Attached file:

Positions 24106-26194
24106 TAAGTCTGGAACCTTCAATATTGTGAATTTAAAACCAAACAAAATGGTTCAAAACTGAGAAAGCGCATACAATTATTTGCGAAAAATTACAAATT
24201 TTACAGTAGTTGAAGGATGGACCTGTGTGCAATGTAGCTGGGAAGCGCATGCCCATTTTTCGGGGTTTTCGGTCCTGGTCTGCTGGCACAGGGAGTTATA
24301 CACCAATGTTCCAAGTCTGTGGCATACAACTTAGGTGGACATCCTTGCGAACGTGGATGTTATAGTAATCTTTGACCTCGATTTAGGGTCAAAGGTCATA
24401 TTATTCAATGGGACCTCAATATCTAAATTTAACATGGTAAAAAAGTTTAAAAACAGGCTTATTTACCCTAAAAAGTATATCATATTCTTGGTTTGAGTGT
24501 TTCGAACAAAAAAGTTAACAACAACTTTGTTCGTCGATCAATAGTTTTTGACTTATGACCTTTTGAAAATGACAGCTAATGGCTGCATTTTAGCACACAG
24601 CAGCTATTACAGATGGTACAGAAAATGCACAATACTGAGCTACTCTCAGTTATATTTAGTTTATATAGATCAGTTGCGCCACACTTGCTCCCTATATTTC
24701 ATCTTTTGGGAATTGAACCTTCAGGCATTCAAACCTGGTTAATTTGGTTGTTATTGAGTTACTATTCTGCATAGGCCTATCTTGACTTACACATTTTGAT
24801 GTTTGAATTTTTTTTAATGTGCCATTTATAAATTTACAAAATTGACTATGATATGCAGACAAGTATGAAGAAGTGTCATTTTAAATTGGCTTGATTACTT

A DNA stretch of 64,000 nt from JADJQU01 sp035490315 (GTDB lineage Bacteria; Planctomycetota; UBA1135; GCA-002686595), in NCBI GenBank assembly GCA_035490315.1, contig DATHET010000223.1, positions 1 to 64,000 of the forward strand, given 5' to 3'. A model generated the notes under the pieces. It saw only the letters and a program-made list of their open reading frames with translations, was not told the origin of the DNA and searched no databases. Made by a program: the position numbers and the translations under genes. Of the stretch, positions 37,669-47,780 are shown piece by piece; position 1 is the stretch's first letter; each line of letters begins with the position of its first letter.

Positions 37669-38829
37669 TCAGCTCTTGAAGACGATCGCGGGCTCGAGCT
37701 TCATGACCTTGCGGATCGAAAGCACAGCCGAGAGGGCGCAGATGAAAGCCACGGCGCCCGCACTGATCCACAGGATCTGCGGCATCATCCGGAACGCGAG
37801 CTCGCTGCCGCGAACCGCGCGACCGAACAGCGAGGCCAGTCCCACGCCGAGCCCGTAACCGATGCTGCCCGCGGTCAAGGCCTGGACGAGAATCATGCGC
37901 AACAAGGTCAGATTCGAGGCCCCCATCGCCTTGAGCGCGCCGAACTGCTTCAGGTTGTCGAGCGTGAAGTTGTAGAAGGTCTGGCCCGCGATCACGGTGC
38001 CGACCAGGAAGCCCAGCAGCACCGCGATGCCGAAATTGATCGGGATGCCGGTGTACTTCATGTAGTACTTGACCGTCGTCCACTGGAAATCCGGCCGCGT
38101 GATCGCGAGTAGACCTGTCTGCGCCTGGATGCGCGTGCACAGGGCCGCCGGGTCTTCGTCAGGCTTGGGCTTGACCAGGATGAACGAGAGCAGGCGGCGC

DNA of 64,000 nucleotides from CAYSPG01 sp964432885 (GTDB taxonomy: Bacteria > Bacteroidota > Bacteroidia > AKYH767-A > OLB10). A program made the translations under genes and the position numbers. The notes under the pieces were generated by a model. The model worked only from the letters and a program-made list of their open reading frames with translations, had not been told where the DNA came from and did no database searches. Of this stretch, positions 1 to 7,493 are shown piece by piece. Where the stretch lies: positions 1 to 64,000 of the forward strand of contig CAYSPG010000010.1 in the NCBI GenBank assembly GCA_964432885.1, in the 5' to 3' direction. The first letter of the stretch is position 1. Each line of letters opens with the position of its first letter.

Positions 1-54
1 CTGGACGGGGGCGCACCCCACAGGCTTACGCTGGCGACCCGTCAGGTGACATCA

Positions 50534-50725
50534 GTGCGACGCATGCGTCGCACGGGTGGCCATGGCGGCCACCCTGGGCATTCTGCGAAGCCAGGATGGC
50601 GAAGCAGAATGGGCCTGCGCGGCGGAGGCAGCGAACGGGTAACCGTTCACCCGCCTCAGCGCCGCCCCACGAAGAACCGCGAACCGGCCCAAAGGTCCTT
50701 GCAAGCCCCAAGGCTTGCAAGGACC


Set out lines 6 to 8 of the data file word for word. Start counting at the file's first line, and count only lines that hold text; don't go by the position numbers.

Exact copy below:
24501 TTCGAACAAAAAAGTTAACAACAACTTTGTTCGTCGATCAATAGTTTTTGACTTATGACCTTTTGAAAATGACAGCTAATGGCTGCATTTTAGCACACAG
24601 CAGCTATTACAGATGGTACAGAAAATGCACAATACTGAGCTACTCTCAGTTATATTTAGTTTATATAGATCAGTTGCGCCACACTTGCTCCCTATATTTC
24701 ATCTTTTGGGAATTGAACCTTCAGGCATTCAAACCTGGTTAATTTGGTTGTTATTGAGTTACTATTCTGCATAGGCCTATCTTGACTTACACATTTTGAT